And if you’re charging clients by the hour, they’ll probably want to make sure they aren’t being cheated. They might ask to see a detailed breakdown of your time, especially if they aren’t thrilled with the project’s progress. You’ll be prepared for these kinds of conversations with reports created from your timesheets.

Use Harvest to turn your billable hours into invoices and email them to your client.

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An invoice created with timesheet data from Harvest

Fixed-fee: charging for your time

Fixed-fee is another common method of pricing. In some ways, it's also the most complicated, which is why many agencies have a love-hate relationship with this method.

Fixed-fee pricing charges clients a fixed amount for a specific set of services, like redesigning their website or building an app. To come up with a price, you’ll need to estimate the time and resources needed to complete the task, multiplying the number of hours you think the project will take by the rates of the individuals working on it.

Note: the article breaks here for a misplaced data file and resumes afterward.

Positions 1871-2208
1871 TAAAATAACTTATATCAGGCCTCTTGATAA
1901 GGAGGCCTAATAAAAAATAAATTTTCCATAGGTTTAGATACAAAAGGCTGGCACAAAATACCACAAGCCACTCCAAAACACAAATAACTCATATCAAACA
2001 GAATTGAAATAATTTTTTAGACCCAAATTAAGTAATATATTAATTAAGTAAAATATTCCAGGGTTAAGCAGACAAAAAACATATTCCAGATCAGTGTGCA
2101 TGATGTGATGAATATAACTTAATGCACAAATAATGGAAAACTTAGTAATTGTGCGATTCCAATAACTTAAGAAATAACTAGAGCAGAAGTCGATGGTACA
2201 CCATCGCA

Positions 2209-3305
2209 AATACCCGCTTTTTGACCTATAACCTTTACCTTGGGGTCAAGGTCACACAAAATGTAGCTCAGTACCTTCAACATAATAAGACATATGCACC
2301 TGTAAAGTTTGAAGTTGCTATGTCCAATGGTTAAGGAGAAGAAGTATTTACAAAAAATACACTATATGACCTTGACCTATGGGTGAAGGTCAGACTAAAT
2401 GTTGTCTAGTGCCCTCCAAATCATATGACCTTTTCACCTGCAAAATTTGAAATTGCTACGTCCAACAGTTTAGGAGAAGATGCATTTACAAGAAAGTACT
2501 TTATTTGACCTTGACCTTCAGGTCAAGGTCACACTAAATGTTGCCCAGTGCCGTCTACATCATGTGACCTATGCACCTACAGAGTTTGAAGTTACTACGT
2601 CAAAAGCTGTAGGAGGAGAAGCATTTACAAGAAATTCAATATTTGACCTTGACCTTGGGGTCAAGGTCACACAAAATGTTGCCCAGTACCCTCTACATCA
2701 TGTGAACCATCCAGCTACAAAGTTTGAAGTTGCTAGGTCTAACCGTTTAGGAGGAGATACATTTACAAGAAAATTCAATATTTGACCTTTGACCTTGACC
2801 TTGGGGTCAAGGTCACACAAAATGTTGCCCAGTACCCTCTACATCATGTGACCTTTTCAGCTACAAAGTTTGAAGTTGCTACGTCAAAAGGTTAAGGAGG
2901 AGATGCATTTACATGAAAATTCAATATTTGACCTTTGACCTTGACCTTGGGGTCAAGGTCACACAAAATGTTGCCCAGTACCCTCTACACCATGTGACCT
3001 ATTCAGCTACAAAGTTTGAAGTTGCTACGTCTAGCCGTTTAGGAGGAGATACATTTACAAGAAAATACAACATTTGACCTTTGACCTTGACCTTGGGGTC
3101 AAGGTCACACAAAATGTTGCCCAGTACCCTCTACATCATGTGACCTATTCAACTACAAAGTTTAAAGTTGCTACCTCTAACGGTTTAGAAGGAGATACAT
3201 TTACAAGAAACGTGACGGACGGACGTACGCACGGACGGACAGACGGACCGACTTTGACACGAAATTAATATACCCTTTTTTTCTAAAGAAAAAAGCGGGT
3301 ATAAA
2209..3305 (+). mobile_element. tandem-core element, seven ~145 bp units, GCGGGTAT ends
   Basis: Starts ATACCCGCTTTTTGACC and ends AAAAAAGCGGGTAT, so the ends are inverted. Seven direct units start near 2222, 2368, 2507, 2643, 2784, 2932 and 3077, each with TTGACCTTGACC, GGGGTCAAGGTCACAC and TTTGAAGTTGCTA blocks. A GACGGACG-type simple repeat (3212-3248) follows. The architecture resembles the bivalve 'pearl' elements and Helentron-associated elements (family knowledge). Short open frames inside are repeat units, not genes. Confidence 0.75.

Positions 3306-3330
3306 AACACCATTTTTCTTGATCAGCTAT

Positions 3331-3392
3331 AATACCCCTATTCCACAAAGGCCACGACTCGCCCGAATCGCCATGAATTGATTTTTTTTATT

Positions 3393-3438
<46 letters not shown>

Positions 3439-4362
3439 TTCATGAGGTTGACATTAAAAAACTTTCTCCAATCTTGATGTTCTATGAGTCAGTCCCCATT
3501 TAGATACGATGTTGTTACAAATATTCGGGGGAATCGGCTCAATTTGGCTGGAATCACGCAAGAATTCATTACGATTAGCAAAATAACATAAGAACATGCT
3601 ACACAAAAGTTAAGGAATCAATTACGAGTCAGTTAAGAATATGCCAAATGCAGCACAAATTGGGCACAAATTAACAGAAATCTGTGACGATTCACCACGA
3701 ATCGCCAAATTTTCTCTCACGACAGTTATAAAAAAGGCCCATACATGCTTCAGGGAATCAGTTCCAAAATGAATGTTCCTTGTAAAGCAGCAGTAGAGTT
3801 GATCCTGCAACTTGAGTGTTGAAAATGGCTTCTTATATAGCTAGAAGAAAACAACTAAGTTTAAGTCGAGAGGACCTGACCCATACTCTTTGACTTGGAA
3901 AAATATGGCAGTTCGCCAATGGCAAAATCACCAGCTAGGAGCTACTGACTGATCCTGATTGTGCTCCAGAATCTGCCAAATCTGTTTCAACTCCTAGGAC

Let’s say you’ve just landed a design project. You first need to map out all of the team members you’ll need, like a creative director, an art director, a junior designer, and an account executive. Then, multiply the hours they will each spend on the project by their individual rates (how much you pay them per hour).

Agencies often take it to a more strategic level from there, with changes to this base price. They might give a discount to crucial new business they want to win. Or, they’ll add a higher multiplier if they know the client is difficult and will go through several rounds of feedback.

The pros